Story LineNo-Choice CompromiseRabbi Meir Orlian
"I’d like to remind you about the $10,000 that you borrowed last year,” Mr. Naiman said to his neighbor, Mr. Shuker.
“What are you talking about?” replied Mr. Shuker. “I never borrowed such a sum!”
“Are you kidding or lying?” asked Mr. Naiman in disbelief.
“Neither,” answered Mr. Shuker flatly. “I never borrowed. Is there any evidence of the loan?”
“You signed a loan document,” Mr. Naiman responded, “but I can’t find it at the moment.”
“If you find it, we’ll talk,” said Mr. Shuker.
Mr. Naiman searched his files, but could not find the loan document. Mr. Shuker refused to pay without proof of the loan.
Finally, Mr. Naiman sued Mr. Shuker in beis din. In the absence of any proof, beis din recommended that the parties compromise on 30 percent of the claim. Mr. Shuker readily agreed; Mr. Naiman reluctantly agreed, having no better option. Beis din confirmed the compromise.
While cleaning for Pesach, Mr. Naiman found the loan document.
“I found the loan document,” Mr. Naiman notified Mr. Shuker. “You clearly lied in beis din and owe the full amount that I claimed!”
“Even if what you’re saying is true, it’s too late,” replied Mr. Shuker. “We agreed to a compromise that settled the claim. Beis din even made a kinyan confirming the compromise.”
“But new evidence came to light,” argued Mr. Naiman. “Now that I found the loan document, beis din should reconsider the issue; the compromise was in error.”
“If beis din had issued a definitive ruling, I could hear you,” said Mr. Shuker. “But who ever heard of redoing a compromise? Every compromise takes into account that the claim may or may not be true. Your claim is settled; there’s nothing more to discuss.”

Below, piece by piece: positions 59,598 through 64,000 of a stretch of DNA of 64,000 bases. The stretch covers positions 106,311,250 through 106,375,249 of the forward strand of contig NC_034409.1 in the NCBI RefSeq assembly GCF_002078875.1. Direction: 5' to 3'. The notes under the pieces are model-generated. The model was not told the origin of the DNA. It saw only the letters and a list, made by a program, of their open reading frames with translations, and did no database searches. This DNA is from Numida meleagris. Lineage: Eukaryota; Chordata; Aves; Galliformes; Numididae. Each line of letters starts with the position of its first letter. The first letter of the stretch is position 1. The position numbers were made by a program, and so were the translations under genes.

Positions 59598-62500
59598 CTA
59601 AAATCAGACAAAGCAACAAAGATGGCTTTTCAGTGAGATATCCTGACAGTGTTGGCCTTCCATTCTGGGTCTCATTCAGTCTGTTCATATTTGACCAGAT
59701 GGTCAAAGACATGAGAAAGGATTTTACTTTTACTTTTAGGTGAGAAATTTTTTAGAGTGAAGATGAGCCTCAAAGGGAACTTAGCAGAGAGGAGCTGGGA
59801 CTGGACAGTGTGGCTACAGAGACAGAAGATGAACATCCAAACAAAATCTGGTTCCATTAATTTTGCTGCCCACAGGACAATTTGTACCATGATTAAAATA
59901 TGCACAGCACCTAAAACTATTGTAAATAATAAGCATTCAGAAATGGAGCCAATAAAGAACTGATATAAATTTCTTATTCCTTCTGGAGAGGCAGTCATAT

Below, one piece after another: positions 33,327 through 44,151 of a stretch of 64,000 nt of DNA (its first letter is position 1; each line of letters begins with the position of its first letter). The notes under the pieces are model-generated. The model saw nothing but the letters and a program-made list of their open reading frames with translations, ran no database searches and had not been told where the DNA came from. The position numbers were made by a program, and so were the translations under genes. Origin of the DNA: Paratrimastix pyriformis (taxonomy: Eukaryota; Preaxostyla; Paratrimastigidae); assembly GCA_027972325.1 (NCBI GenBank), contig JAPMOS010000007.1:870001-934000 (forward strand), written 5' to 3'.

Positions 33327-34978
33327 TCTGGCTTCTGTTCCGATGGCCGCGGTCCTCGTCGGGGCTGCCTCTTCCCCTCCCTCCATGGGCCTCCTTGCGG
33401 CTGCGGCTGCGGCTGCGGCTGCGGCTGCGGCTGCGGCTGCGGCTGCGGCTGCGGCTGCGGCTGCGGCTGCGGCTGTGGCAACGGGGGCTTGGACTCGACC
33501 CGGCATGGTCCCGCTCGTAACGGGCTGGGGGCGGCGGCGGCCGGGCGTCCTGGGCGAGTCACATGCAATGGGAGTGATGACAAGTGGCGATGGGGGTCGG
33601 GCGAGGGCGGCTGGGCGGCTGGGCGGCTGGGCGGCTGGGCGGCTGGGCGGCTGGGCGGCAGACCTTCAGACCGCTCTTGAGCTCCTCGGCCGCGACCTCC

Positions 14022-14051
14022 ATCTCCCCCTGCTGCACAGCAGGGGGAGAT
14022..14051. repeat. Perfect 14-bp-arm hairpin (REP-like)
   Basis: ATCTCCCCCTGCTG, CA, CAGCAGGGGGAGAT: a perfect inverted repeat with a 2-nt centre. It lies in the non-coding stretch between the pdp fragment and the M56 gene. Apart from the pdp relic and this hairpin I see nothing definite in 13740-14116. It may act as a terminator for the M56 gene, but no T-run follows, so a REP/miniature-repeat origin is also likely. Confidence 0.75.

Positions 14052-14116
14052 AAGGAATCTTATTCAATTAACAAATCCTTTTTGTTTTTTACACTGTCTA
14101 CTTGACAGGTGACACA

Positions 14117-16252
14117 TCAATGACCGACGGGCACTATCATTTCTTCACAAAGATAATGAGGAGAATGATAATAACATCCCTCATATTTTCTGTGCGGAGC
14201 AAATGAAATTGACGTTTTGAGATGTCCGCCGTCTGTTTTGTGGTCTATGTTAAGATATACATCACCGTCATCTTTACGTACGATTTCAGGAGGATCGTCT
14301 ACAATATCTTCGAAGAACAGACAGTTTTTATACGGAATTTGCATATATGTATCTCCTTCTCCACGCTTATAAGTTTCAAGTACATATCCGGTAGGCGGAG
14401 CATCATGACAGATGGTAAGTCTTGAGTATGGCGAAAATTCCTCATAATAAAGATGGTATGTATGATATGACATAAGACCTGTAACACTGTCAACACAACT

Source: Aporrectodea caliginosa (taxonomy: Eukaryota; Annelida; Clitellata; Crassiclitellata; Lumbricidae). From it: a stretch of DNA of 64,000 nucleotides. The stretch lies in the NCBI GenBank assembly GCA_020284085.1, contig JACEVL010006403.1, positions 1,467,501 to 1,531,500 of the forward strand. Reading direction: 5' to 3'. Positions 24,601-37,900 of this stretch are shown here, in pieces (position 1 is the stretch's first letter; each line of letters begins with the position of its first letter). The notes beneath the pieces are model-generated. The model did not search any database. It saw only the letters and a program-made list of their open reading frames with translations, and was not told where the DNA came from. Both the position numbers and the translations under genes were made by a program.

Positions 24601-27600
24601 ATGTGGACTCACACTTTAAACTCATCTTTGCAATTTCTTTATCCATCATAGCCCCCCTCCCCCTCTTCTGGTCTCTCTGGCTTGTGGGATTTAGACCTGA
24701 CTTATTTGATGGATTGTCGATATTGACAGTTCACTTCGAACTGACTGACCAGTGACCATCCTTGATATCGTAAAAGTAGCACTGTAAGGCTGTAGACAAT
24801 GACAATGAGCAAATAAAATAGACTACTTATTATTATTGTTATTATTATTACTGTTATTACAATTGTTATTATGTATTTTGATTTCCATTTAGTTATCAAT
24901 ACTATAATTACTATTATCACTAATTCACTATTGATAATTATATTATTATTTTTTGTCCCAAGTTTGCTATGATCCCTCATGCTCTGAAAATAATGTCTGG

Mr. Naiman brought Mr. Shuker before Rabbi Dayan and asked: “Is the compromise still standing, now that I found the loan document?”
“Like other transactions, a compromise based on error is null and void, even if a kinyan was made,” answered Rabbi Dayan. “Shulchan Aruch gives the example of someone who was mistakenly told by beis din that he has to swear, and he compromised to avoid the oath” (C.M. 25:5; Gittin 14a).
“Similarly, if the plaintiff was forced to compromise because he had no available proof,” added Rabbi Dayan, “and he later found witnesses or a document, or the defendant admitted the full amount, the compromise is null and void” (C.M. 12:14-15; Nesivos 205:9; Aruch Hashulchan 12:12).
“What is this based on?” asked Mr. Shuker.
“The Rashba (Responsa II:278) addresses such a case,” explained Rabbi Dayan. “A person was entrusted with money to invest without proof and persistently denied having received the money. He agreed to pay partially if the plaintiff would forgo any further obligation in court and toward Hashem. The plaintiff was forced to agree in order to recoup part of his money. Rashba was asked whether the defendant was now morally exempt.
“Rashba rules that he was not exempt, since the plaintiff was forced to accept the agreement, which was void,” continued Rabbi Dayan. “Furthermore, the compromise was in error, since the plaintiff thought that he did not have evidence, whereas Hashem knows that he did not forgo with a full heart.
“Even if the compromise document states that he forgoes ‘without force and without error,’ it is standard text and meaningless, unless the plaintiff explicitly acknowledges, ‘I know that you owe more and am exempting you’” (Pischei Teshuvah 12:21).
“Thus, the compromise here was in error and is void,” concluded Rabbi Dayan. “I should point out, though, that some of the binding arbitration forms filled out nowadays when adjudicating in beis din grant the beis din discretion whether to amend the ruling, depending on the circumstances and nature of the error.”
From the BHI HotlineA Shared Car
A couple needed a ride from the airport and called a car service. Another woman asked whether they would be willing to share the ride. As they approached their destination they were uncertain how to divide the fare.